Anthony Eaton's Reviews > On the Beach

On the Beach by Nevil Shute
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May 06, 10

Read in April, 2010

I finished reading On The Beach about three weeks ago now, and haven't been able to bring myself to write about it until now - it's a book I needed a bit of distance from before coming back to it.

There have been four books in my adult reading life that have fundamentally changed me. Lots I've enjoyed, but only three that have rocked me to my very core.

The first was The Great Gatsby. The second was Slaughterhouse Five. The third was The Book Thief. The fourth is On The Beach.

Put simply, this is perhaps the most powerful book I've ever read; a masterpiece of gentle writing and understatment, of characters, of pathos, and of craftsmanship.

It's post apocalyptic, set in Melbourne during the dying days of the human race, after a nuclear war has released a slowly moving cloud of radioactivity into the atmosphere which is - gradually and inevetably - moving south and killing all life as it does so.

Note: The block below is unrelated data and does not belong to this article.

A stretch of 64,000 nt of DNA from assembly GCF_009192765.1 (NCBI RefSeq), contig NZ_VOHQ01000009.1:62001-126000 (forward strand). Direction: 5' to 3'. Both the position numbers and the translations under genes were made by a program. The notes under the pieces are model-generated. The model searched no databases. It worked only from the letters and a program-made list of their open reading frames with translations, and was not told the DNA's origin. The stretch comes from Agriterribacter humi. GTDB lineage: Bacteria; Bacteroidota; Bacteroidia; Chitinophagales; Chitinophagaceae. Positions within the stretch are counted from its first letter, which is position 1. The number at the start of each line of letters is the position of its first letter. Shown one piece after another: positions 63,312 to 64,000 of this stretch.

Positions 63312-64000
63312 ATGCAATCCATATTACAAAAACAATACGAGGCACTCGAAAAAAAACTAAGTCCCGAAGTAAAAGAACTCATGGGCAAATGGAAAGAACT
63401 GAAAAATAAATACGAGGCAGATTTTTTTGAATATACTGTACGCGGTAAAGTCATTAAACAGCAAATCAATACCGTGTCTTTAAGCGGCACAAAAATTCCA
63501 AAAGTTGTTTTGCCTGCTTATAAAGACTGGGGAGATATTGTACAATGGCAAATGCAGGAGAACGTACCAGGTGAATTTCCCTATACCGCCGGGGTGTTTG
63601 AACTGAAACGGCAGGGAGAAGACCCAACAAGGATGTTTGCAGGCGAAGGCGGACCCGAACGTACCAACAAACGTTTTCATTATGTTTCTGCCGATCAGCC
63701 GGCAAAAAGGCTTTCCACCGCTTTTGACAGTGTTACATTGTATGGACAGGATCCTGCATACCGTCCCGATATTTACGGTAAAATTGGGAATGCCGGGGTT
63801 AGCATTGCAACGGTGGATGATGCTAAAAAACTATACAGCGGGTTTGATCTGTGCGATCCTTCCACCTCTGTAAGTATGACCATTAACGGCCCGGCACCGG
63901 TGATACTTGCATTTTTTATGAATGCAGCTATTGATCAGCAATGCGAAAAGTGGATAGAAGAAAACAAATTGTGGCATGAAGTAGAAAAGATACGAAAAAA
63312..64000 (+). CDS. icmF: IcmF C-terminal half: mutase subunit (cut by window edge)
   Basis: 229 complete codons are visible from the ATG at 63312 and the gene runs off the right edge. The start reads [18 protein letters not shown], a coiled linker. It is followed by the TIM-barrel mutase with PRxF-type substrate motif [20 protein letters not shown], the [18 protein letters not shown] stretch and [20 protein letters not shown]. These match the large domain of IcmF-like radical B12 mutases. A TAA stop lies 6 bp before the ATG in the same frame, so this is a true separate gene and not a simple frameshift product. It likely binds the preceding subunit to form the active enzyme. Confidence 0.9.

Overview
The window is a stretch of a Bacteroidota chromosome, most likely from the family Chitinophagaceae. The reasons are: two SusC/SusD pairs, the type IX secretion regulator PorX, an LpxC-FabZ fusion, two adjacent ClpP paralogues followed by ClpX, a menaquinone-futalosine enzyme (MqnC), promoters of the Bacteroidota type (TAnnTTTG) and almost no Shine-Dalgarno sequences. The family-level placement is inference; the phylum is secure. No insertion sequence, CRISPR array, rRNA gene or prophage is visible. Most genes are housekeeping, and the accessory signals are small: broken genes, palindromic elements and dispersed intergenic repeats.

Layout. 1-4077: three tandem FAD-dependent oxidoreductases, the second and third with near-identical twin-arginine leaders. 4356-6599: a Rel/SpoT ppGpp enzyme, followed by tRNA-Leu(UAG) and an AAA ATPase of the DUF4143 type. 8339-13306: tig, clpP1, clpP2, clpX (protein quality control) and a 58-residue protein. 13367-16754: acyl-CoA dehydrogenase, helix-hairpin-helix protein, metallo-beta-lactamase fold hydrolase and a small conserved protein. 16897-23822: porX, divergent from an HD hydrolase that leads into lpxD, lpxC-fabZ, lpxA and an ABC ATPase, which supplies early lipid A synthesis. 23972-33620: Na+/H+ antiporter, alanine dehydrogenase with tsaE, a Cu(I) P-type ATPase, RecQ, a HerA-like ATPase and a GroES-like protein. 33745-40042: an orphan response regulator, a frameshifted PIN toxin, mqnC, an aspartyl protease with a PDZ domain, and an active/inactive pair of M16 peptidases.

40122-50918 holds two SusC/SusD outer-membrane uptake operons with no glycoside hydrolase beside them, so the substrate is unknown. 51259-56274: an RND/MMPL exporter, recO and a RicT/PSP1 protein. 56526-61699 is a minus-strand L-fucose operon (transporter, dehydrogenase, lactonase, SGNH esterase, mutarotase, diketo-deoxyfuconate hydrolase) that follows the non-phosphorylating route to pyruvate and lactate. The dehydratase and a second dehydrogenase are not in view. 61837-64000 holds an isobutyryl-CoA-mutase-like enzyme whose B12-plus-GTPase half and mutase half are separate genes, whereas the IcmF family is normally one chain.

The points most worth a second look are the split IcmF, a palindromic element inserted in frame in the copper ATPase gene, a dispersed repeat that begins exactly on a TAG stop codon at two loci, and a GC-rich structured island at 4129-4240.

But there is nothing of Mad Max about this tale of end days; instead Shute leads us gently through the minutes and hours of his characters. The final chapters are gut wrenchingly awful, but as much because they are achingly human - the entire question of existence stripped back to it's barest and most fundamental aspects - as because of the events of the plot.

I don't often cry when I read books, but this one moved me to tears, kept me awake all night, and has been in my head ever since.

Read it, and allow yourself to be moved.
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04/10/2010 page 24
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